In the 1880 Meacham’s Atlas of Prince Edward Island there are two planned towns. One was Victoria which continues to be a viable community albeit a little empty of residents in the winter owing to the high percentage of summer landowners. The other is Port Selkirk in lot 57, just down the road from Orwell Cove.
Neatly laid out with 76 lots on five blocks, carved up by five streets, only some of which carried names, Port Selkirk was never to fulfill the landowner’s expectations.
What it shared with Victoria was an easy point of access to the sea. Orwell Brush Wharf was the best quay serving the farmers and merchants of the Orwell and Belfast districts. The port was on the Orwell River just below where the Vernon River flowed into it. The deep channel, which still shows depths of more than thirty feet, was well sheltered from the prevailing westerly winds. There was a tee-shaped government wharf at the end of the road which linked the port to communities such as Orwell Corner, Kinross, Uigg, Vernon and Newton. There was an established ferry crossing to China Point and in winter it was a good point to cross the ice on the way to town. But being at the end of the road was a bit of a problem because only a mile or so to the East was another community which was already established as a service centre for the area. Orwell Cove was never more than a rural cross-roads but it had all that Port Selkirk would like to provide.
While Orwell Cove was not actually on the water – the cove itself is shallow and some distance from the cross-roads – the community was already recognized as the commercial centre of the area and it had the district school. Merchants and tradesmen were already living there and if someone was to build on the small village lots of Port Selkirk it would be have to be these folks – farmers didn’t live in towns.
Port Selkirk simply failed to develop. Although it was visited by the ships of the steamboat fleet such as the City of London and the Jacques Cartier in the late 19th and early 20th century the shore-side potential of the site was not realized. The period after 1880 was a bad one for the Island with economic reversals and in the following decades many left the Island to the Boston States or the West . Population had dropped by almost 20% by the Great War and the greatest loss was in farming areas where lower quality soils and steep slopes made agriculture un-economic. One of the areas hardest hit was in the southern part of Kings and Queens Counties. In addition the building of the Murray Harbour Branch of the PEI Railway and the building of a station at Uigg gave farmers and travelers an alternative to Brush Wharf for getting their goods to market.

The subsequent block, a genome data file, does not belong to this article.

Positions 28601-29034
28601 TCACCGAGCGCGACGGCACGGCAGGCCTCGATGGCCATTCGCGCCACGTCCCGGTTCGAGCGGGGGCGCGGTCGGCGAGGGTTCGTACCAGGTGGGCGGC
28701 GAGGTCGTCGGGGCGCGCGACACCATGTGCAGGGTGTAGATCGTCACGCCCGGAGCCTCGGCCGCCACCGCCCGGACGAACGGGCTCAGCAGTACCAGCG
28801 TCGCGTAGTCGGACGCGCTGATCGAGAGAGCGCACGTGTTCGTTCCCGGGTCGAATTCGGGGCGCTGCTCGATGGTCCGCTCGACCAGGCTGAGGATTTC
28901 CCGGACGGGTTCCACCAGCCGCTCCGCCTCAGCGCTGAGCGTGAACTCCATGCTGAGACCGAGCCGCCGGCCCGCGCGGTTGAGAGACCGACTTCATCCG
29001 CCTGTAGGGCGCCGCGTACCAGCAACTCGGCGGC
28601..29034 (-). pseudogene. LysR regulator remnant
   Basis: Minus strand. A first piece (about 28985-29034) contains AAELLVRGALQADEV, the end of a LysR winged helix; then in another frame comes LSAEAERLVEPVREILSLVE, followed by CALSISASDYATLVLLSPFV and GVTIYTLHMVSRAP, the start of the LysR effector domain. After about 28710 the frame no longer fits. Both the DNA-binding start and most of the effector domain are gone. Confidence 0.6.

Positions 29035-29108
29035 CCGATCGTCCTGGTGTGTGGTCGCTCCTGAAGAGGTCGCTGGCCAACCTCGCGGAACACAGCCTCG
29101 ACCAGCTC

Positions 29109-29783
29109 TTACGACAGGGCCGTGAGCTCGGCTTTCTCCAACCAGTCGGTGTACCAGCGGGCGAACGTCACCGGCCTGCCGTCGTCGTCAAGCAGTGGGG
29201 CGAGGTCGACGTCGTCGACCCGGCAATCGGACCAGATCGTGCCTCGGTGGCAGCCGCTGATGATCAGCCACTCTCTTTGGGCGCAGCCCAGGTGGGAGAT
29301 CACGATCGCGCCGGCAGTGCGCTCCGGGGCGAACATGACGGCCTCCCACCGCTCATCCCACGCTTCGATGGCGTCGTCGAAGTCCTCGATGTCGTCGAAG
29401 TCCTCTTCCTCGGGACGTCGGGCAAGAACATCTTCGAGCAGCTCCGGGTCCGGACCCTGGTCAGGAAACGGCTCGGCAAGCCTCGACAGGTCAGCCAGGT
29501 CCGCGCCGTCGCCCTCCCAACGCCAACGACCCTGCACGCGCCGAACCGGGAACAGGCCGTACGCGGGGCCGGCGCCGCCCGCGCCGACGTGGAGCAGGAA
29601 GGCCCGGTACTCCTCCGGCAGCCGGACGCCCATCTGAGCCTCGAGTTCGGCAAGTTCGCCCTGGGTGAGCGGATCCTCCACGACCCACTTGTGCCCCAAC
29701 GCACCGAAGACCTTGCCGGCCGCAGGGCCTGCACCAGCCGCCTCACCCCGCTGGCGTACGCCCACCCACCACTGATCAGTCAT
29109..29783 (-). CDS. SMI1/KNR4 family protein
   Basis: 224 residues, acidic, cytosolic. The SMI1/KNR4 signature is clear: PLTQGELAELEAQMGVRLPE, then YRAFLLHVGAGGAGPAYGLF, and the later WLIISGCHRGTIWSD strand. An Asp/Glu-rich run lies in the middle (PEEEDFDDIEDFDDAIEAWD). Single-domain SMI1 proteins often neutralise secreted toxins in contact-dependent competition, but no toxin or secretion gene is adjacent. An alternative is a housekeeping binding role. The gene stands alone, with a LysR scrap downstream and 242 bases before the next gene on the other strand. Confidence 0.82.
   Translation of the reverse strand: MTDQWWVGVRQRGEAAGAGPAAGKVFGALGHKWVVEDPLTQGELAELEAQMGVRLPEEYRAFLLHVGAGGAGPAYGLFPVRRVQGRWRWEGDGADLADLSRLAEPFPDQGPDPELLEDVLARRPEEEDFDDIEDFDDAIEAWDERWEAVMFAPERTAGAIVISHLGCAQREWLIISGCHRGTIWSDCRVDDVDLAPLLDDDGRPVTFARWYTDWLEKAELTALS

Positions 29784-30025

By 1935 it was clear that Port Selkirk had ceased to be anything but a dream. Although the field pattern which can be seen in the aerial photograph mirrors the 1880 plan, the streets, lots and busy businesses were conspicuously absent. What few houses and buildings that had been there earlier had been mostly abandoned and it is doubtful if any of the streets were actually laid out.
Brush Wharf, however, continued to be used. It was a port of call for the Harland into the 1930s but after the end of the regular steamer service and the improvement of the road network little shipping activity was seen. Even the occasional schooner loading potatoes or grain became a rare event. However, between steamer visits it was likely a lonely place.
The development of the mussel industry meant that the wharf was saved unlike so many others such as the one across the river at China Point which is now nothing but a rock pile at the edge of the channel. Thanks to a large and thriving mussel operation using the Orwell River and Bay Brush wharf is today a very busy spot even if it stands alone at the end of the road. There are no steamers or schooners but the oddly shaped specialized craft designed to service the cultivation of the blue mussel shuttle back and forth from to the beds to the pier and the large processing facility on the shore is a major employer in the area.
I visited China Point and the Orwell River on one of my sailing excursions and found it to be an exceptional anchorage. With the sun rising the next morning over what would have been Port Selkirk it was easy to imagine what might have been.
Time has not been kind to many of our small Island communities. Compare this photo taken today of Orwell Cove with the postcard image seen above:
I am indebted to Dave Hunter, one of the few residents of Port Selkirk, and to followers of his several facebook and web pages for information in identifying the exact site of the 1907 postcard image. He was able to provide background historical information for every one of the structures seen in that photograph.